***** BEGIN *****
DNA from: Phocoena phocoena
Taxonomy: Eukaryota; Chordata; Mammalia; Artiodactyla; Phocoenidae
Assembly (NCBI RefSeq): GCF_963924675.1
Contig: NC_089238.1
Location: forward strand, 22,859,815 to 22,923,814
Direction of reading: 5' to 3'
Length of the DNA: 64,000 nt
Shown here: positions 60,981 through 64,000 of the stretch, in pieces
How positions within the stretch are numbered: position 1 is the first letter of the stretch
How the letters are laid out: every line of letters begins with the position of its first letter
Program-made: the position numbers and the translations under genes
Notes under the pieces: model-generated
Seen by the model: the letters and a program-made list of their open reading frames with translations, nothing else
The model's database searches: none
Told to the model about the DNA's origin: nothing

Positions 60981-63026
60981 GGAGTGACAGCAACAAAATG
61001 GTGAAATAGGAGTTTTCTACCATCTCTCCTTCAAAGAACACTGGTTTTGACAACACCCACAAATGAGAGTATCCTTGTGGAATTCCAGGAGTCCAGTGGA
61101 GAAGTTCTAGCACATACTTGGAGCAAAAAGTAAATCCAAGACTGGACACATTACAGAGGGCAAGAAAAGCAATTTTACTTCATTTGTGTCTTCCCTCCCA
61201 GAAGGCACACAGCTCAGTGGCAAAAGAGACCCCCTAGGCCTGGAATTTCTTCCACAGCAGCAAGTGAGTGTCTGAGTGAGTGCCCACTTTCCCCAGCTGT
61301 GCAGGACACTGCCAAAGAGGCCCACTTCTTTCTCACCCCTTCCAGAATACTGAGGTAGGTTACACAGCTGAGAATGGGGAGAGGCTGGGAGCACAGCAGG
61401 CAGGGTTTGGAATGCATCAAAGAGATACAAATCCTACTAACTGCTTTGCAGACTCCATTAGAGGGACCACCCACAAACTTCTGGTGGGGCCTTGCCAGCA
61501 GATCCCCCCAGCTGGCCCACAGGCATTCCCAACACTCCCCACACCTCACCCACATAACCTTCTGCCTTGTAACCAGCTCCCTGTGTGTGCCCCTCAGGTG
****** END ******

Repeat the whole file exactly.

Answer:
DNA from: Phocoena phocoena
Taxonomy: Eukaryota; Chordata; Mammalia; Artiodactyla; Phocoenidae
Assembly (NCBI RefSeq): GCF_963924675.1
Contig: NC_089238.1
Location: forward strand, 22,859,815 to 22,923,814
Direction of reading: 5' to 3'
Length of the DNA: 64,000 nt
Shown here: positions 60,981 through 64,000 of the stretch, in pieces
How positions within the stretch are numbered: position 1 is the first letter of the stretch
How the letters are laid out: every line of letters begins with the position of its first letter
Program-made: the position numbers and the translations under genes
Notes under the pieces: model-generated
Seen by the model: the letters and a program-made list of their open reading frames with translations, nothing else
The model's database searches: none
Told to the model about the DNA's origin: nothing

Positions 60981-63026
60981 GGAGTGACAGCAACAAAATG
61001 GTGAAATAGGAGTTTTCTACCATCTCTCCTTCAAAGAACACTGGTTTTGACAACACCCACAAATGAGAGTATCCTTGTGGAATTCCAGGAGTCCAGTGGA
61101 GAAGTTCTAGCACATACTTGGAGCAAAAAGTAAATCCAAGACTGGACACATTACAGAGGGCAAGAAAAGCAATTTTACTTCATTTGTGTCTTCCCTCCCA
61201 GAAGGCACACAGCTCAGTGGCAAAAGAGACCCCCTAGGCCTGGAATTTCTTCCACAGCAGCAAGTGAGTGTCTGAGTGAGTGCCCACTTTCCCCAGCTGT
61301 GCAGGACACTGCCAAAGAGGCCCACTTCTTTCTCACCCCTTCCAGAATACTGAGGTAGGTTACACAGCTGAGAATGGGGAGAGGCTGGGAGCACAGCAGG
61401 CAGGGTTTGGAATGCATCAAAGAGATACAAATCCTACTAACTGCTTTGCAGACTCCATTAGAGGGACCACCCACAAACTTCTGGTGGGGCCTTGCCAGCA
61501 GATCCCCCCAGCTGGCCCACAGGCATTCCCAACACTCCCCACACCTCACCCACATAACCTTCTGCCTTGTAACCAGCTCCCTGTGTGTGCCCCTCAGGTG